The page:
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A History of Time
No, not that one...
Among the many feelings that don’t have words, we have…
Onism: The frustration of being stuck in just one body that inhabits only one place at a time.
No one’s quite sure who started keeping track of time, but they almost certainly did it at the behest of some monarch who wanted to know how long it took to boil an egg…or something else just as trivial. Tracking days and weeks, as well as subdividing years, has been around since ancient times, to regulate planting or calculate the correct feast day. But dividing the day into something finer than dark and light…that’s somewhat new. Sundials were around about 3500 BC, that could tell time with some accuracy.
Enouement: The bittersweetness of having arrived in the future, seeing how things turn out, but not being able to tell your past self.
But subdividing the day with the night was one thing: knowing how long a night was, that was different. And was time any different if there was no sun to be seen? And how was the first sundial divided?
Measuring time independent of the sun…?
Then people built sandglasses (egg timers) and water clocks and measured candles so that they could divide night…but for what? The answer for many centuries was divine: so they could recite the right prayers at the right time. After several centuries, it was the prayers themselves that became the way to tell time. Monks started dividing the medieval canonical hour after the duty monk recited so many Rosaries. It was something, but not much. Who needed more?
Enter the navigators…
Columbus and his like were sailing around the world and really wanted to know where they were at any given…day. To do that, they needed timekeeping more accurate than a chanter of prayers. They knew about the reference lines the third century BC Greeks left them, but they didn’t seem consistent…and they knew more about latitude than longitude. Latitude—distance from an equatorial line on a sphere—is relatively easy using stars. So was born the almanac in its early form. But longitude—distance from a point along a sphere equal to the circumference—is a lot harder to measure without something fixed to measure from. Those same almanacs could say that Venus rose from that many degrees south on this day…but at what time? “Morning” isn’t very precise.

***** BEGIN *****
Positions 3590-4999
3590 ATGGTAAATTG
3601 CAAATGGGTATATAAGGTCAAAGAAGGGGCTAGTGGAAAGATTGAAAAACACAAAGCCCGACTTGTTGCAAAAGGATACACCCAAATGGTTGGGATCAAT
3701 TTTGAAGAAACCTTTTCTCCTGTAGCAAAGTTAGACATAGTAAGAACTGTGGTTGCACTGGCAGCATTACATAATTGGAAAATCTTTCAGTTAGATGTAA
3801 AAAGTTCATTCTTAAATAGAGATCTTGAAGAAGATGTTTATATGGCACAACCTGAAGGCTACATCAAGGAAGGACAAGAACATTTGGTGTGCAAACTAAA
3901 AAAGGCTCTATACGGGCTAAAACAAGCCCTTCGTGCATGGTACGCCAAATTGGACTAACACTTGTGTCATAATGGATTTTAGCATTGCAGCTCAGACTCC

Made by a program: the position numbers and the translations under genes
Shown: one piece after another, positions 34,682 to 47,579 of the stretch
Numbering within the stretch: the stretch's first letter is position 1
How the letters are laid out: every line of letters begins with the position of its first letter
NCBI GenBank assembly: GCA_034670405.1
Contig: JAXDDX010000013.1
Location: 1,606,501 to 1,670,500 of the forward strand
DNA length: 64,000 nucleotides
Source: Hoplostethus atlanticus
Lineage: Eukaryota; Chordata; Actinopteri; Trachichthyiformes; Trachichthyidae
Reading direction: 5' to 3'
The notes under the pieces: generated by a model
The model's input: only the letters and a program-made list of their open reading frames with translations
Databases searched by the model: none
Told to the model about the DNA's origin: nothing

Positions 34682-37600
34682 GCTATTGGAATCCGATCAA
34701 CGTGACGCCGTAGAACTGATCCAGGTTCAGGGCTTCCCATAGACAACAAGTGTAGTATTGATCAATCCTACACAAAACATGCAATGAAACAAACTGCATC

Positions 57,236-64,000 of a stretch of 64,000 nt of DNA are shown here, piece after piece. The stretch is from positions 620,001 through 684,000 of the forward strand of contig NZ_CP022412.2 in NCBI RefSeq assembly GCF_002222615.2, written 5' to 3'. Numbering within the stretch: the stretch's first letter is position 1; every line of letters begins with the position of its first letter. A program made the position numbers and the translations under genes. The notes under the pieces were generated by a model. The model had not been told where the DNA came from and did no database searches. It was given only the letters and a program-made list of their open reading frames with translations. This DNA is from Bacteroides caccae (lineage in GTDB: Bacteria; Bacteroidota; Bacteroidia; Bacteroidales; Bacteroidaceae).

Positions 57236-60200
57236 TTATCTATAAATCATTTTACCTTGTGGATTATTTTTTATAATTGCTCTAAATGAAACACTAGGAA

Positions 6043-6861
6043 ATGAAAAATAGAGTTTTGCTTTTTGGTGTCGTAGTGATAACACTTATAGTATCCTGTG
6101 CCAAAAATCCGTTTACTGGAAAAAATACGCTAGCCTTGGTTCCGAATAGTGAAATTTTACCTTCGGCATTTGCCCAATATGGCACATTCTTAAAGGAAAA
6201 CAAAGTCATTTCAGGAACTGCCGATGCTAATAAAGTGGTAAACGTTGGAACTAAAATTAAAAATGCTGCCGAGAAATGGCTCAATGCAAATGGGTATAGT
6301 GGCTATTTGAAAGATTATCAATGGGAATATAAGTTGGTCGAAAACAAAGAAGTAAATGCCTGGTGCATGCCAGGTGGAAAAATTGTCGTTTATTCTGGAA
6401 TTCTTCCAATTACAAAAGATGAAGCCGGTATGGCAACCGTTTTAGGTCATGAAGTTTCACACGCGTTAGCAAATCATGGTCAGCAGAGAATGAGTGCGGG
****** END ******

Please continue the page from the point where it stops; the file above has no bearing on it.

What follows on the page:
It took thousands of drowned sailors before they solved the problem…kind of.
Night navigation was especially perilous if you don’t know what your longitude is. Stars shift by the hour depending on position. Again, latitude is easy; longitude is not. But knowing how long you’ve been traveling from some fixed point—often a port—you can calculate your longitude. Dava Sobel wrote a brilliant book on John Harrison, who made the first practical nautical chronometers in the 18th Century. He used the same division of the day—12 hours—that Egyptian sundials used since 1500 BC. For unclear reasons, ancient Babylon divided the hour—they had one—into 60 parts. The Greeks divided the world and the circle into 360 parts…because…
The ancients used a base 12 for their time numbering because it takes 12 lunar cycles for Earth to orbit the Sun.
This was important for religious reasons, for reginal reasons, and for agriculture. And we still use it because…well, because.
Does history repeat itself—the first time as tragedy, the second time as farce? No, that’s too grand, too considered a process. History just burps, and we taste again that raw-onion sandwich it swallowed centuries ago.
The Past Not Taken is an exploration of how we write history…or not…and of a young man looking back on the past that he had while considering the past he did not have.
Our consideration of taking one path and not the other is as close as we can get to time machines…as is taking up the issue of why we write history this way and not that way.
Why the Confederacy Failed 1
On 4 March:
1789: The US Constitution took effect. There followed a slew of inaugurations on the same day, all the way up to 1933 and FDR’s first inaugural.
1918: The Spanish Flu’s first identified patient reported for sick call at Camp Funston, Kansas, just outside Kansas City. Though disputed by scholars, he was traditionally Patient Zero for the 1918 Influenza epidemic—until recently—that may have been responsible for as many as 100 million deaths worldwide by 1922. A week later, Camp Riley, a few miles away, had their own entrant into that busy field…
And today is NATIONAL GRAMMAR DAY. This odd, um, observance has been around since 2009, when someone said it was to be a thing. OK; whatever…